The mayor of Ocoee, Florida appeared to apologize on behalf of the city after an atheist delivered a perfectly decent invocation.
It occurred on March 5, after atheist Joseph Richardson delivered the opening words at the Ocoee City Commission Meeting. Richardson urged the officials to adopt inclusive policies and promote evidence-based policies — against, a fine way to begin the session. (Incidentally, this was the third atheist invocation in the city. All three, Richardson told me, occurred after they requested the opportunity. Usually, though, a Christian delivers the invocation and it’s often a commissioner or city employee.)
… Let this be an encouragement to reset your thoughts and intentions to the foundation of empathy and compassion, and to remember that every citizen is a person with their own thoughts and feelings who is equally deserving of your consideration.
At a time where divisiveness seems to be rampant, let your decisions here tonight run against that harmful current and include rather than exclude.
And so, in that spirit, I encourage everyone here, as the work progresses, to put aside personal preferences, to evaluate hard data, to consider deeply the effects of decisions, to judge issues rationally, to debate respectfully, to decide fairly, and to continue to include everyone.
Again, that’s a strong, powerful, and appropriate message to send to the commissioners.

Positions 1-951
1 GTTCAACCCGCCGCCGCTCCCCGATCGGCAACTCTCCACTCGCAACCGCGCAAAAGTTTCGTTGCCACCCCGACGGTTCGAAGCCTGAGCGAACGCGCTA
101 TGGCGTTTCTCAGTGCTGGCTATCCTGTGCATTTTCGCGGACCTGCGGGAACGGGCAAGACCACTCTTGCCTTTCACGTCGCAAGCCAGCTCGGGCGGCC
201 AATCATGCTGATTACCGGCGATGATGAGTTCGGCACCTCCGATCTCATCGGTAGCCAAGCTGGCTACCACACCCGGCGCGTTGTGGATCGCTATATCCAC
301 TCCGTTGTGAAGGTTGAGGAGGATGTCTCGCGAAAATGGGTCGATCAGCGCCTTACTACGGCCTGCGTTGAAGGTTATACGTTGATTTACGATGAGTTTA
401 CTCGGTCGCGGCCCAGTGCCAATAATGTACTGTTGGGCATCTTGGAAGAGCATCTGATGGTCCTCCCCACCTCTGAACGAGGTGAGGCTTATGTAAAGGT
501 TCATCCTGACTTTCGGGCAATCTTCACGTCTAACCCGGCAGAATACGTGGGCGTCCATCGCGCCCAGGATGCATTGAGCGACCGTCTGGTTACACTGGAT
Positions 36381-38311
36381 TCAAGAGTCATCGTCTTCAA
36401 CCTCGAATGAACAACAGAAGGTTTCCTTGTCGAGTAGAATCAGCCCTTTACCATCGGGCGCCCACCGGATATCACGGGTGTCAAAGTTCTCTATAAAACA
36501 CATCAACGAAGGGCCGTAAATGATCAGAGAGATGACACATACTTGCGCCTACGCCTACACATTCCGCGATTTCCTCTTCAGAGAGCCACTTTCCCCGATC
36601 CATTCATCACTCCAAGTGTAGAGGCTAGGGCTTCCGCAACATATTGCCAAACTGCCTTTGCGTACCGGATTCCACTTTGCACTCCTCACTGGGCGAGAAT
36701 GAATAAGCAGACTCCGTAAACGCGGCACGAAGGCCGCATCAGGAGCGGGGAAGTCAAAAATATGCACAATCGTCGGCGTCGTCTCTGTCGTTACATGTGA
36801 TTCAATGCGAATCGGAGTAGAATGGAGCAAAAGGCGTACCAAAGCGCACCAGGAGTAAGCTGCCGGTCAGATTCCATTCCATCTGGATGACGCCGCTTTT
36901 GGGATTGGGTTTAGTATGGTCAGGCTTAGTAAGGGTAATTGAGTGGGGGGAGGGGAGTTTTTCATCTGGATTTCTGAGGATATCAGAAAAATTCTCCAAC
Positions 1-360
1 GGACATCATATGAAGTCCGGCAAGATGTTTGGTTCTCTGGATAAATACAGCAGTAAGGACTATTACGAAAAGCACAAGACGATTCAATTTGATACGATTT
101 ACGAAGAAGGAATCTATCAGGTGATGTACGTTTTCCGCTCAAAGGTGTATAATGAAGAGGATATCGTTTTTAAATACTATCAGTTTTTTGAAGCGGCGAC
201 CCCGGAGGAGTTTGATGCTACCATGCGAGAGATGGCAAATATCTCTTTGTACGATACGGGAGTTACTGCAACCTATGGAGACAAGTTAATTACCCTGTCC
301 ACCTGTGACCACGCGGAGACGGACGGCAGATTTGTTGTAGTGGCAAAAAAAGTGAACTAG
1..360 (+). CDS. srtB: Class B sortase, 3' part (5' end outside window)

Now check out what happened less than a minute after Richardson finished his address (and after the commissioners said the Pledge of Allegiance) around the 3:33 mark of the full meeting:
I want to say something. I apologize. This is something that was brought to us to do, not that we do it. We try to let everybody have a voice in whatever they want to do. So I just wanted to make sure everybody knows.
What was he apologizing for? I’ve watched the beginning of that video several times, and I can’t think of any reason other than trashing the man who just gave the invocation.
I emailed Johnson a couple of nights ago to ask what Richardson said that he found so problematic. I also wanted to know if he ever apologized after Christians gave invocations. He told me I had it wrong and that his comments had nothing to do with Richardson’s remarks:
It had nothing to do with the invocation. There was some confusion regarding an issue I brought up at the beginning of the meeting.
Really? Was there? With what issue? If you watch the beginning of that video, literally no other issue is brought up. His answer makes no sense. And if he was referring to some other problem at the meeting, where’s the resolution or the nods of understanding from fellow commissioners?
Richardson wasn’t buying that excuse either when I told him about it. Which means we’re left with video evidence of our suspicions… and a mayor who implies his words were taken completely out of context.